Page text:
Via The Telegraph, the predictable consequences of taxing the productively wealthy:

Asterix and Obelix have deserted Gaul. Or at least the two actors who played them in three blockbuster movies have. With Gérard “Obelix” Depardieu’s much-trumpeted exile to Belgium last week, following Christian “Asterix” Clavier’s move to London in October, France has lost her best-known fictional heroes, undefeated by Julius Caesar’s legions, but vanquished by François Hollande’s punitive new 75 per cent top marginal income tax rate, recently hiked capital gains tax, and reinforced wealth tax.

Oddly, or perhaps not so oddly, the French people are supporting Depardieu:

When Jean-Marc Ayrault, France’s prime minister, contemptuously called him “a pathetic loser”, Depardieu shot back with an open letter published on Sunday. “I was born in 1948,” he wrote, “I started working aged 14, as a printer, as a warehouseman, then as an actor, and I’ve always paid my taxes.” Over 45 years, Depardieu said, he had paid 145 million euros in tax, and to this day employs 80 people. Last year he paid taxes amounting to 85 per cent of his income. “I am neither worthy of pity nor admirable, but I shall not be called ‘pathetic’,” he concluded, saying that he was sending back his French passport.

For a few hours, the government spin doctors thought the French, whose deep mistrust of money is rooted in a dual heritage of Catholicism and unreconstructed Marxism, would join in the public shaming. It did not happen. An online poll conducted by the popular Le Parisien tabloid showed almost 70 per cent supporting the country’s wayward son and poster boy for glorious political incorrectness.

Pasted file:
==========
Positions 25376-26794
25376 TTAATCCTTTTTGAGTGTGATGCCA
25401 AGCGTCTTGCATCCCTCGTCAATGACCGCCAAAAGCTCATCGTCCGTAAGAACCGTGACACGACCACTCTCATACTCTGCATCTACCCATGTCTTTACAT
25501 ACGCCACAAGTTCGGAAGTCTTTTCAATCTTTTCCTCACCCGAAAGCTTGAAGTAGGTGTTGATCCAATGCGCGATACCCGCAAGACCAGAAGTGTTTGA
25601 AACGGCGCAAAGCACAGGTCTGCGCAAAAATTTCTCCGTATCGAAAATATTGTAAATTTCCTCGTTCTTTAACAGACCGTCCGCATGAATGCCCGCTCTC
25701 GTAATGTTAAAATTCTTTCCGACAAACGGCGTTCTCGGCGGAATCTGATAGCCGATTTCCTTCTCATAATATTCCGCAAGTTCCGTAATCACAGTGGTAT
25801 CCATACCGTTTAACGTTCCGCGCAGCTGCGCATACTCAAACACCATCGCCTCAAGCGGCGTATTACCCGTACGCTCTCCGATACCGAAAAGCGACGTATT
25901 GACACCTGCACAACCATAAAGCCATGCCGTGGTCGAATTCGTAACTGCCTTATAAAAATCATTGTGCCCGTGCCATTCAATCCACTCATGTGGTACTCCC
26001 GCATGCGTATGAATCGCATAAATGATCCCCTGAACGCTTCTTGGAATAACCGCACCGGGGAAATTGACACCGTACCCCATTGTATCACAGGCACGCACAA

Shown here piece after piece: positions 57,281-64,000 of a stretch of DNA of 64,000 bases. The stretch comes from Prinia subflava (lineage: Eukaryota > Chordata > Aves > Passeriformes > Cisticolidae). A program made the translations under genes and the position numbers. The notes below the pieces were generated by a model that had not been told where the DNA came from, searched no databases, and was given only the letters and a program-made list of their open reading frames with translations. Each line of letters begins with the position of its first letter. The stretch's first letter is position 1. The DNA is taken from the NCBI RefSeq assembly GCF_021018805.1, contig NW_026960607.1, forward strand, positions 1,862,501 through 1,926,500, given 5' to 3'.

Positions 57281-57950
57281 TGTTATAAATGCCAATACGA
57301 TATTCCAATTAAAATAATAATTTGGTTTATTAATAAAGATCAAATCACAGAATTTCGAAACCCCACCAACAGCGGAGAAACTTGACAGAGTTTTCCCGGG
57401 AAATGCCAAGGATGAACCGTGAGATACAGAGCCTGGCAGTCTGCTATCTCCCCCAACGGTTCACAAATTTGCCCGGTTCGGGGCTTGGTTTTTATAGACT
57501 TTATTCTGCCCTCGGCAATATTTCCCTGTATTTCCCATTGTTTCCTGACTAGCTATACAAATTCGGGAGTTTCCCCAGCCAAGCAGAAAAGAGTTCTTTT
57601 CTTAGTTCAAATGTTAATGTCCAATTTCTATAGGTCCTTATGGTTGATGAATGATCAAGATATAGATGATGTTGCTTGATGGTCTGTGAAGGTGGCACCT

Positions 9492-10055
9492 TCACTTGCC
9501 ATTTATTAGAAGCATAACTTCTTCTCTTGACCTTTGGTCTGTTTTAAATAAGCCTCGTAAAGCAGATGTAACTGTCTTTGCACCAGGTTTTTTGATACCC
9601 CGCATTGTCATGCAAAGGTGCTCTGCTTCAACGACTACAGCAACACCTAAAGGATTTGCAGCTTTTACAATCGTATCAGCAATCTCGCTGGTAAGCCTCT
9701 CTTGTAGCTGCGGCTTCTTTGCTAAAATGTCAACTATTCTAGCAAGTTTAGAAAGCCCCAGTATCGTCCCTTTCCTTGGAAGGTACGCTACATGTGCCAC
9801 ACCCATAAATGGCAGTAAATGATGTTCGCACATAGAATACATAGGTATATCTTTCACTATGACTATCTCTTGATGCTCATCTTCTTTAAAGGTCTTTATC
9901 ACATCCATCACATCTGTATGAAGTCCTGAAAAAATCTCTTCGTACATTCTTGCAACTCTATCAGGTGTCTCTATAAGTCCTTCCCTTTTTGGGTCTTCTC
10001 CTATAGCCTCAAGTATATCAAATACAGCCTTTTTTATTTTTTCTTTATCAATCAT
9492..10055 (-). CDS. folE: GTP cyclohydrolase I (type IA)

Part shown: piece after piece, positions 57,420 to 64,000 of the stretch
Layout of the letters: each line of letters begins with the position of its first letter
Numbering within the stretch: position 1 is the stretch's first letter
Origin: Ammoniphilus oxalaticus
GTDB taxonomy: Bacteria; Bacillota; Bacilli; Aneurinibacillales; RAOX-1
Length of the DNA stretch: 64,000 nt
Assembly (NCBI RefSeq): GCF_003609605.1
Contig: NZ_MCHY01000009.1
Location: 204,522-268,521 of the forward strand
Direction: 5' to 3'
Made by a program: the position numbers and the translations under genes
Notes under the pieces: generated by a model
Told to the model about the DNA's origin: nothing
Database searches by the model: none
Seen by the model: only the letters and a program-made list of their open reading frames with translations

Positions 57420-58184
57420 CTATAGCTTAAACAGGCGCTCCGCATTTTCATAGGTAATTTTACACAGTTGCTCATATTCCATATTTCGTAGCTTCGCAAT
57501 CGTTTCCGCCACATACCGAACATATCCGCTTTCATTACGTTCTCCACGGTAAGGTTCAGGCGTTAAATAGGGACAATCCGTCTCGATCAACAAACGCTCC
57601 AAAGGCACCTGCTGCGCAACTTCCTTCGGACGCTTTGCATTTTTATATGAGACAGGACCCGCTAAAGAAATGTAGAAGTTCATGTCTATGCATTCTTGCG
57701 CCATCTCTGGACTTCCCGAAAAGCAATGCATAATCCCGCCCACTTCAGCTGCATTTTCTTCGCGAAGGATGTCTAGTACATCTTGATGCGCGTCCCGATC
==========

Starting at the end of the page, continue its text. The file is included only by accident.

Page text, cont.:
This move by Depardieu is not limited to the extreme wealthy or the French. It’s happening in a number of American states, most prominently in California:

The Census Bureau reports that the most common state to state moves in 2011 were New York to Florida (59,288), California to Texas (58,992) and California to Arizona (49,635).

Notably, the Census Bureau data shows that job-related factors such as a new job or transfer were most commonly cited reason for moving among the top two income categories ($85,000 to $99,999 and $100,000 and above).

A comprehensive recent study of a two-decades long exodus from California conducted by the Manhattan Institute made the link between migration and the tax and jobs climate of California explicit, saying:

“The data … reveal the motives that drive individuals and businesses to leave California. One of these, of course, is work. States with low unemployment rates, such as Texas, are drawing people from California, whose rate is above the national average. Taxation also appears to be a factor, especially as it contributes to the business climate and, in turn, jobs. Most of the destination states favored by Californians have lower taxes. States that have gained the most at California’s expense are rated as having better business climates. The data suggest that many cost drivers–taxes, regulations, the high price of housing and commercial real estate, costly electricity, union power, and high labor costs–are prompting businesses to locate outside California, thus helping to drive the exodus.”

As Margaret Thatcher famously said, “The problem with socialism is that you eventually run out of other people’s money.” This is especially true if the most productive citizens of a town, state, or nation take steps to reduce the amount of money you take from them.